Outlook: The small forward position in this Final Four is a bit of the X-factor position. We know what we will (or should) get from the stars, but for three of the four teams, the difference maker may end up being the players on this list. Its not because they are the best player on the team, but its because they have a skill that no one else on the team can provide.
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As with the shooting guards, some of these listings may look a little bit off as all four teams have lineups that are fairly fluid.
Ranking the SFs:
1) Jeremy Lamb and Jamal Coombs-McDaniel, UConn
Jeremy Lamb has been sensational during the month of March for the UConn Huskies. A lanky, athletic 6’5″ freshman, Lamb sputtered early in the season as he tried to find his role on this UConn team. As he gained confidence, his game started to take over. And Lamb has plenty of game. He’s got range to the three point line, he can score slashing to the rim, he has one of the best floaters in the country, and his length allows him to be a terror on the defensive end. Lamb is averaging 16.0 ppg in UConn’s nine postseason games and 18.3 ppg in the NCAA Tournament, becoming UConn’s secondary option. Coombs-McDaniel is an important piece for the Huskies as well. Where Lamb can play the two and the three, Coombs-McDaniel can play the three or the four. JCM is instant offense off of the bench. He only averages 5.8 ppg, but he has gone for 20 a couple of times this season.
2) DeAndre Liggins, Kentucky
Liggins may very well be the most important player on the floor on Saturday night in Houston. He’s one of the best defensive players in the country, and his job on Saturday will be to guard the unguardable — Kemba Walker. At 6’6″ with great quickness and length, Liggins is a difficult match up for smaller guards that can’t shoot over him. But Liggins is more than just a defensive stopper these days. He’s also a play maker and a guy that John Calipari looks to for creating offensive. The most amazing part of all of this is that Liggins averaged 3.8 ppg in his first two seasons in Lexington, sitting in Billy Gillispie’s dog house and then John Calipari’s dog house. He’s had a change in attitude. He’s accepted the fact that he is a role player. And he’s excelled at it.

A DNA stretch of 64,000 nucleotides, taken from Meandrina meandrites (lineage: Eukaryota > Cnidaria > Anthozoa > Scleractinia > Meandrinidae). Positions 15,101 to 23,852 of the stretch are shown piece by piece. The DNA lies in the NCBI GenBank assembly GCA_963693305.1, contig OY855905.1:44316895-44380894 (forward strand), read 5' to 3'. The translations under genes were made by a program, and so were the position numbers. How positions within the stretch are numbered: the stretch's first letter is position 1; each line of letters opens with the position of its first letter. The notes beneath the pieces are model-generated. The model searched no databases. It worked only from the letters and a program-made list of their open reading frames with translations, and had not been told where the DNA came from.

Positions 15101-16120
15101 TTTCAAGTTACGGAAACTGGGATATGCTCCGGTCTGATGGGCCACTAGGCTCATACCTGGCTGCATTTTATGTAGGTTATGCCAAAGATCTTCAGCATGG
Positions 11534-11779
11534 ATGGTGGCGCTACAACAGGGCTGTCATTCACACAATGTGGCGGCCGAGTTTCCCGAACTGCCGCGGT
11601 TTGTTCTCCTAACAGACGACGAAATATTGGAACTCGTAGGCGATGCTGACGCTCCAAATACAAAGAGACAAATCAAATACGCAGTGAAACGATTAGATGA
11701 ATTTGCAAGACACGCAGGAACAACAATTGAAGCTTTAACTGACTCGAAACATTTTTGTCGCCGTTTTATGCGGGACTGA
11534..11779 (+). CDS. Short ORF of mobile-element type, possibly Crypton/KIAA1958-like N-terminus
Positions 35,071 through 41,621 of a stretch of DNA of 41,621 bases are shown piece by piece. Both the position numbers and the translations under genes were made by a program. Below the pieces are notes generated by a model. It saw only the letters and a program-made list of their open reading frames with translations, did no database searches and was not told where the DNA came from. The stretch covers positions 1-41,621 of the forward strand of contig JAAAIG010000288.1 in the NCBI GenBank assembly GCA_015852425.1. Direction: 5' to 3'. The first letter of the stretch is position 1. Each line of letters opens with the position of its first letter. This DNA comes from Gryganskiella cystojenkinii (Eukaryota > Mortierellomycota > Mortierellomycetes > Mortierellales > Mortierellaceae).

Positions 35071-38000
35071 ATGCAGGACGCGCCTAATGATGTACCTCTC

3) Bradford Burgess, VCU
Burgess is the ultimate x-factor for this VCU team. There isn’t much that Burgess is not capable of doing on the offensive end of the floor. He’s an excellent shooter from deep, he can rebound the basketball, he can score around the rim, and he can put the ball on the floor and make something happen. Burgess is a natural wing player, possibly even more of a shooting guard than a small forward, but he spends a lot of his time on the court playing the four. He has enough size that he can compete inside and on the glass — especially when VCU goes zone — and he creates a mismatch problem for opposing big men with his ability to shoot the ball from the perimeter.
4) Chase Stigall, Butler?
The reason I have a question mark after Stigall’s name is that Butler doesn’t really have a small forward anywhere on their roster. Stigall is more of a shooting guard than anything, but at 6-4 he’s the biggest of Butler’s wing players, so he gets put into this slot. Brad Stevens plays three guards at a time, and that is part of the reason that Butler has struggled on the defensive end of the floor this season. Losing Gordon Hayward and Willie Veasley hurt their versatility defensively.
Future Pros: Jeremy Lamb’s play late in the season has put him into a position where he will have to think about actually entering the NBA Draft. Its a shocking statement to make considering where he started the year. But Lamb has terrific tools — length, athleticism, fluidity — and a very well-rounded offensive repertoire. He still has a number of holes to fix, most notably his strength and weight, but I would be shocked if he wasn’t a first round pick whenever he decides to leave.
DeAndre Liggins probably has a good shot at the NBA as well. He’ll never be a star, but he has the size to defend NBA perimeter players and he can hit a three. Guys like James Posey and Bruce Bowen made a lot of money doing just that.
Essential to winning a title?: What makes this spot so important isn’t the star power. For Jeremy Lamb, DeAndre Liggins, and Brad Burgess, they provide something to their team that no one else on the roster is able to. Calling them “glue guys” would not give them enough credit.
UConn needs Jeremy Lamb to score to win. DeAndre Liggins needs to slow down Kemba is Kentucky is going to win. Brad Burgess has to be able to create a mismatch on the offensive end of the floor is VCU is going to advance. These guys are the x-factors.